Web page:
Another thing I would like to discuss is the recreational use of guns. Again, some may say that it is a violent practice to have fun from shooting. However, I think that these people forget how stressful some jobs or situations are. Not everyone can relieve stress by listening to peaceful music or eating some chocolate. When it comes to recreational shooting, it should be regarded merely as a hobby (Burnett). Whether one prefers target shooting or hunting, it is his/her right to spend free time as he/she wishes. In such cases, no people are hurt, and the gun becomes just equipment for someone’s hobby. Hunting is a different issue and will not be covered in this essay, but I think that people have a full right to do what they want in their free time. Thus, if we consider a gun as an instrument used for hobbies, there should be no disagreement about owning it. Everyone is free to spend leisure time in the way which is most favored by them.
Notwithstanding all positive issues concerning the utilization of guns with beneficial purposes, there is still much evidence of weapon misuse (Kalesan et al. 220). Also, a popular counterargument to gun ownership is that it may provoke cruel and antisocial behavioral patterns. While there is a grain of truth in this information, I do not think that gun ownership is responsible for all violence occurring in the world. On the contrary, many crimes are committed due to people’s inability to defend themselves against criminals. Many citizens who neglect the opportunity to legally own a gun and learn how to use it become victims of assaults or get involved in other dangerous situations from which there is no escape.
Cruelty does not arise from gun-owning. Cruelty appears because of people’s character and psychosocial deficiencies. In somebody’s arms, a steering wheel becomes a dangerous weapon, and an inattentive driver can kill him/herself as well as other innocent people. In other cases, alcohol may become a killing mechanism that drives people to commit crimes due to violence or carelessness. Under some circumstances, practically anything can become a potential weapon. It is not right to say that people owning guns are more inclined to cruelty. In many cases, these people are the ones who want to eliminate the cruelty coming from others. I think that survey results presented by Lott talk for themselves: in the majority of defensive situations, it is enough to “brandish” a gun in front of the offender to break off the attack (Lott 3). Unfortunately, our society is not ready to accept this fact, but I hope that the situation will change, and people will realize the difference between having a gun and utilizing it for adverse purposes.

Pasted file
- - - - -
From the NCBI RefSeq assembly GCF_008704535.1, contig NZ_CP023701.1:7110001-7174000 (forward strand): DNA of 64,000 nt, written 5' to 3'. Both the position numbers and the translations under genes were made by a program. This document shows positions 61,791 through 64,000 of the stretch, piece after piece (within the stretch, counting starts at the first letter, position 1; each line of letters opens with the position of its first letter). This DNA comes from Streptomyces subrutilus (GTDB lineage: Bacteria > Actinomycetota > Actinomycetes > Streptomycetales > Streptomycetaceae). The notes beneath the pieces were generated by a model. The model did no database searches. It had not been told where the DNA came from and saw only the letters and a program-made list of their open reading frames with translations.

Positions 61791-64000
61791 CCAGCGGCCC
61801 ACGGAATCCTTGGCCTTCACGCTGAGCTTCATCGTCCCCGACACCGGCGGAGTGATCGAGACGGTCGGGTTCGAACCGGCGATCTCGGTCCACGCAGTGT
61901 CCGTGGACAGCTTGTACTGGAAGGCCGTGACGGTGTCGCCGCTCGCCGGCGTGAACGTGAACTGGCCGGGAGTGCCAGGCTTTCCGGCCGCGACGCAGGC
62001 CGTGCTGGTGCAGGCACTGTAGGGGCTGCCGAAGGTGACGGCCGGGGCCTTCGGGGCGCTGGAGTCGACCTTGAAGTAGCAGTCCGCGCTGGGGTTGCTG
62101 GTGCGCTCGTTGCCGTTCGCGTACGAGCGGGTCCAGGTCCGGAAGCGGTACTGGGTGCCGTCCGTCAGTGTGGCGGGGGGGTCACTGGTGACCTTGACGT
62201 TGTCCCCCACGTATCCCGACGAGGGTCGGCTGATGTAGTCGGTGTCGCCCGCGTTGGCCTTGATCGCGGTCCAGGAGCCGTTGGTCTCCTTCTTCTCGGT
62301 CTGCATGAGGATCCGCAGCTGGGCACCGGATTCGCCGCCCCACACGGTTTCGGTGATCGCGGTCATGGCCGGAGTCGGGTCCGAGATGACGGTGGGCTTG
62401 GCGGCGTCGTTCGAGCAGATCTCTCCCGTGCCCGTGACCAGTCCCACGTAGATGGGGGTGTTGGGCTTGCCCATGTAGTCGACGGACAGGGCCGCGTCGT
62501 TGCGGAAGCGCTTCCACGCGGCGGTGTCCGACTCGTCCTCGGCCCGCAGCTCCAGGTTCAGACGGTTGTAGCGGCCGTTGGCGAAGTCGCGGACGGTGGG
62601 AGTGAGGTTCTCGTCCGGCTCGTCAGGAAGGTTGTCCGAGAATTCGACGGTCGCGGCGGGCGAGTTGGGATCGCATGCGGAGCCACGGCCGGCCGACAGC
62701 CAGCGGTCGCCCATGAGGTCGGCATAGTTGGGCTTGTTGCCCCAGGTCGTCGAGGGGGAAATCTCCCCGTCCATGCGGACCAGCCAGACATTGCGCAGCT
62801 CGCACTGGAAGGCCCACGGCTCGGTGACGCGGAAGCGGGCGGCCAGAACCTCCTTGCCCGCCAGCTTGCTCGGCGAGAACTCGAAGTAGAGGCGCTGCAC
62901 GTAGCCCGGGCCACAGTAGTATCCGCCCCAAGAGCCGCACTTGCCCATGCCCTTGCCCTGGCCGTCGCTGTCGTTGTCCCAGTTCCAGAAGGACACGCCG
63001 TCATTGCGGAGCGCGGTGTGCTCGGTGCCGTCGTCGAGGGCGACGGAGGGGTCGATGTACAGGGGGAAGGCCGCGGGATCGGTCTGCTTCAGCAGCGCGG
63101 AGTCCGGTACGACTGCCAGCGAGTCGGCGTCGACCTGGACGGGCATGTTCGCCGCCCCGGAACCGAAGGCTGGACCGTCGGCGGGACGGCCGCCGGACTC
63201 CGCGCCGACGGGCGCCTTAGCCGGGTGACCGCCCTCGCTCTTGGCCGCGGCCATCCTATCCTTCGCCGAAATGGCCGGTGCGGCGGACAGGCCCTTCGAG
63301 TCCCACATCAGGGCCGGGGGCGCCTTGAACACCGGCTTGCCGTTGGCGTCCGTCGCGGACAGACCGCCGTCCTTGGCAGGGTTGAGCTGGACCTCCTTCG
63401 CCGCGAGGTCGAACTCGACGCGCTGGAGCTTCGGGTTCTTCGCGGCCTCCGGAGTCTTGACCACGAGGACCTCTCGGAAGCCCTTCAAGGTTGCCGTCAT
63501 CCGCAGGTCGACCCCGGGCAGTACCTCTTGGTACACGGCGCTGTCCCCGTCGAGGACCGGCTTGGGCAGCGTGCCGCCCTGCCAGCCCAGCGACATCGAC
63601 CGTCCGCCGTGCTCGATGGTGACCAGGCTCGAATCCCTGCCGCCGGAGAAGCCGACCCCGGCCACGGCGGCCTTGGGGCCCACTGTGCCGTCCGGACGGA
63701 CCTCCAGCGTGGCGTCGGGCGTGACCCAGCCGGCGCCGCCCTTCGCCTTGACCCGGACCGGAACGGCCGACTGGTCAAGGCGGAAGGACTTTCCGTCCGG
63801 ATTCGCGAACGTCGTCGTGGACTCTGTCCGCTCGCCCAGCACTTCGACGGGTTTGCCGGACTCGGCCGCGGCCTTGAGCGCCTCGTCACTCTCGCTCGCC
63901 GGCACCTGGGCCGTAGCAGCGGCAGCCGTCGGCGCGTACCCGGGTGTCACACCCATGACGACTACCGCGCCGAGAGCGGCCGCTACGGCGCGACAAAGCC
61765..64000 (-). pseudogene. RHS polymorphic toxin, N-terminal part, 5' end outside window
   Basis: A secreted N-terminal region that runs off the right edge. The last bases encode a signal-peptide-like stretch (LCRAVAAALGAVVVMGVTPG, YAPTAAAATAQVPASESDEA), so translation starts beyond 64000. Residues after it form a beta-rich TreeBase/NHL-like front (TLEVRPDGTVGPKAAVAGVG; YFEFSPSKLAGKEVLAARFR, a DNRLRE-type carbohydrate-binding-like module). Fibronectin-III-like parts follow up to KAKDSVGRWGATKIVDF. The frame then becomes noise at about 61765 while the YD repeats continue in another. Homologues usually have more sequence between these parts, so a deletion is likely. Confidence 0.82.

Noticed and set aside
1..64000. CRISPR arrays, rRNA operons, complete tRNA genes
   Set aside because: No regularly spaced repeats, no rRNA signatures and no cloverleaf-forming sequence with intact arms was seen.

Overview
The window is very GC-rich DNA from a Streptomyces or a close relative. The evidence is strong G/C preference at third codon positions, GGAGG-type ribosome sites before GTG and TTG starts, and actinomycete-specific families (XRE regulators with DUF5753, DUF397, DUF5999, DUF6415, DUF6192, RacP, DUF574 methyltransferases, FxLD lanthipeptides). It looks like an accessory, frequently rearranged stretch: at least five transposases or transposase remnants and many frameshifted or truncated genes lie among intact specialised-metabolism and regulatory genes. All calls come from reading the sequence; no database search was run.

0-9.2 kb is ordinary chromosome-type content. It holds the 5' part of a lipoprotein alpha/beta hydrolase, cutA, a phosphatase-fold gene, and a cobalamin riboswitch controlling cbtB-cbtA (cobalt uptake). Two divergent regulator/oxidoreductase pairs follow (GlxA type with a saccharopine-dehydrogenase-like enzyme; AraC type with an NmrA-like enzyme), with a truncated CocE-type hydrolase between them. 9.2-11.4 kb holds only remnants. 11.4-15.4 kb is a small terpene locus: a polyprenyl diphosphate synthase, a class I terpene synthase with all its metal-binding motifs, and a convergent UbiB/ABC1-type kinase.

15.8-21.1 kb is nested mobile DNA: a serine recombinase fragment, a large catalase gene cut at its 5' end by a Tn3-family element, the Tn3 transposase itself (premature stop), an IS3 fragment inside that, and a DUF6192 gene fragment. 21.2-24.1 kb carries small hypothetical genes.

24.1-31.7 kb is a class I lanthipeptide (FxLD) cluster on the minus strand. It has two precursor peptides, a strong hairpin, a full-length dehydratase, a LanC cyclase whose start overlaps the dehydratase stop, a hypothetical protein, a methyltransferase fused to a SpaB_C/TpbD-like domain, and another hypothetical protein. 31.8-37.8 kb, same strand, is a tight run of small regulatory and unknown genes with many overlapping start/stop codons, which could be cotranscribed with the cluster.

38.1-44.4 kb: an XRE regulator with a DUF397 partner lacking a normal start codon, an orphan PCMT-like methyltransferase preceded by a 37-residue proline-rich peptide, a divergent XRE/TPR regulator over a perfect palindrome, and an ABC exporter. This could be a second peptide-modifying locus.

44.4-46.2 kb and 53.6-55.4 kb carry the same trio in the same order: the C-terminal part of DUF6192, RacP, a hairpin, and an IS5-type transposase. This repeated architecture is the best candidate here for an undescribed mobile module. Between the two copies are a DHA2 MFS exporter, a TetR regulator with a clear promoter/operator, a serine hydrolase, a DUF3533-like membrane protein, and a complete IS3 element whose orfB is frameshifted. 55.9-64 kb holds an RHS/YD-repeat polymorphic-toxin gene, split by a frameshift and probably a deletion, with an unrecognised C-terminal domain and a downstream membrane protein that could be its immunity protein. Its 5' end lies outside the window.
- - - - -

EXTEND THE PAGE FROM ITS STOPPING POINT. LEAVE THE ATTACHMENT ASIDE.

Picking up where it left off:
I am not defending the right of people to kill other people. I am not arguing that it is a good idea to walk around and threaten everyone with weapons. I am not supporting violence of any kind. What I am trying to say is that the idea of owning a gun is good. However, I am not encouraging anyone to use it for bullying or fun. Guns may be used for recreation by people who have a highly stressful job or enjoy the excitement and physical activity. Most of all, I believe that guns should be owned for the self-protection and security of one’s family. However, all of us should bear in mind the difference between owning and using. Sometimes, merely having a gun may save you or your close people from danger.
100% original paper
on any topic
done in as little as
Burnett, Dean. “Gun Demanding: The Psychology of Why People Want Firearms.” The Guardian. 2015, Web.
Kalesan, Bindu, et al. “Gun Ownership and Social Gun Culture.” Injury Prevention, vol. 22, no. 2, pp. 216-220.
Lott, John R. More Guns, Less Crime: Understanding Crime and Gun-Control Laws. 3rd ed., The University of Chicago Press, 2010.